Hajikano went casually into those ruins with just a flashlight. No mistaking it, she'd become quite accustomed to walking around here. The building was even worse for wear than when I'd visited; the hallways were fine, but the rooms were filled with holes. She went straight for the stairs, up to the second floor, to the third. A chain hung in front of the stairs going up from there, with a plate reading "Staff Only"; she stepped over it and proceeded even further.
In stark contrast to the rooms, with furniture and peeling ceilings and beds and mats that seemed beyond repair, the rooftop retained its appearance from when the hotel was still a functional hotel. Unless she intended to jump off this roof, this had to be her final destination.
A chair was placed in the center of the roof. It was a familiar chair with armrests. Maybe someone had brought it up from the "red room." Hajikano sat in it, put her arms on the armrests, stretched her legs, and relaxed.
This was her special viewing seat.
It was a strange scene, but at the same time, somehow invited a sense of nostalgia. A girl dressed in night clothes, sitting in a single comfy chair in the middle of a dreary rooftop, looking at the stars. It was all so unnatural, but bizarrely harmonious. That lack of coherence made it feel like a dream. Yes, this is probably what it would feel like to wander into someone else's dream.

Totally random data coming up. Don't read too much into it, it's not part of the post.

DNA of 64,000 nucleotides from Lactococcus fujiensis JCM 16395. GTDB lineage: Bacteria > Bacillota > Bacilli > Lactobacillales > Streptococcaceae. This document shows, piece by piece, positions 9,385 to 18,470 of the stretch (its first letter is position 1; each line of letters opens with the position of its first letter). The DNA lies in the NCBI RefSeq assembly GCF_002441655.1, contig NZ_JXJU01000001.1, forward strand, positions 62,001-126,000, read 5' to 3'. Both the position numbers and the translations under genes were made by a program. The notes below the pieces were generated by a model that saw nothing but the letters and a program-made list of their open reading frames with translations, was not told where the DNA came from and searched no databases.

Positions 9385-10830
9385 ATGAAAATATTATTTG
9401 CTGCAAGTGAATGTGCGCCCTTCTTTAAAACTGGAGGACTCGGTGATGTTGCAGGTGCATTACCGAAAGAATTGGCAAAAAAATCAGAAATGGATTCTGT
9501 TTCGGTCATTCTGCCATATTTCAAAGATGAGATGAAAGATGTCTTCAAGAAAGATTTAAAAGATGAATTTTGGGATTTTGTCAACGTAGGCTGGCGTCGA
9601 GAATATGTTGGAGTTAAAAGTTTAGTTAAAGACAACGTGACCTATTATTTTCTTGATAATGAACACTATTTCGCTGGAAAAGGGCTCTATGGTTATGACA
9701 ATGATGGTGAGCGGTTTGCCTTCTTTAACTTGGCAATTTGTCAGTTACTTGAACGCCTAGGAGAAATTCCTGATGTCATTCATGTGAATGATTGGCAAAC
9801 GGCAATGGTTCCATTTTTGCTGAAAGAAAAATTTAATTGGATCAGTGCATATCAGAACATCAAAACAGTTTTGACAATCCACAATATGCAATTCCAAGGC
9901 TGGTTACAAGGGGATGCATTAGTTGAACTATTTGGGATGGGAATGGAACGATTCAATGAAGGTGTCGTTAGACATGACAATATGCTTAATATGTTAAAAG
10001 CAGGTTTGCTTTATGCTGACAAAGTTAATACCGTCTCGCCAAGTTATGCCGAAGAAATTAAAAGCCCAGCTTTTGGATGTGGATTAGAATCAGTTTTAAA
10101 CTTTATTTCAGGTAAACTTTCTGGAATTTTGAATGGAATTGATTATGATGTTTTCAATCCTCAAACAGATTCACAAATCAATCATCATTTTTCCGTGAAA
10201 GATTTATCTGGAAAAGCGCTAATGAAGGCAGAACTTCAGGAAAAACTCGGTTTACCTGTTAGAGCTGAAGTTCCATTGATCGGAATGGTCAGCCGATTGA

If you ignored the various dangers, this was an ideal place to view the stars. No trees or power lines to obstruct your vision, no chance of light interference. When I followed her lead and looked up, my vision was filled with hundreds of stars. I hadn't even walked thirty minutes from the residential district - was the view really so different here? Or maybe walking in the dark had made my eyes able to see meager lights I wouldn't otherwise.
I observed Hajikano's actions from behind a pillar. She stayed in the chair and didn't move. Five paper-rolled cigarettes worth of time passed.
Then, I heard a song.
At first, it was terribly modest. The voice was quiet and weak. But it gradually became louder, and clearer. A song with a melody that was melancholic, but with a hint of warmth.
The Mermaid's Song. There wasn't a person in Minagisa who didn't know it.
I listened in to Hajikano's song. Her clear voice echoed alongside the rustling trees and insects, and it seeped into the warm summer air.
I'll keep this night a secret, I thought. Yes, I had a duty to at least let Aya know what her sister was going out every night and doing, but I didn't even want to relinquish that.
It's fine if I'm the only one who knows this beautiful secret.
About an hour exactly after coming to the rooftop, Hajikano slowly stood up. But I didn't tail her. I was convinced she would head straight home without any detours.
Once she left and I was alone, I sat in the comfy chair she had been in and looked up at the stars. I felt some of her warmth was still there.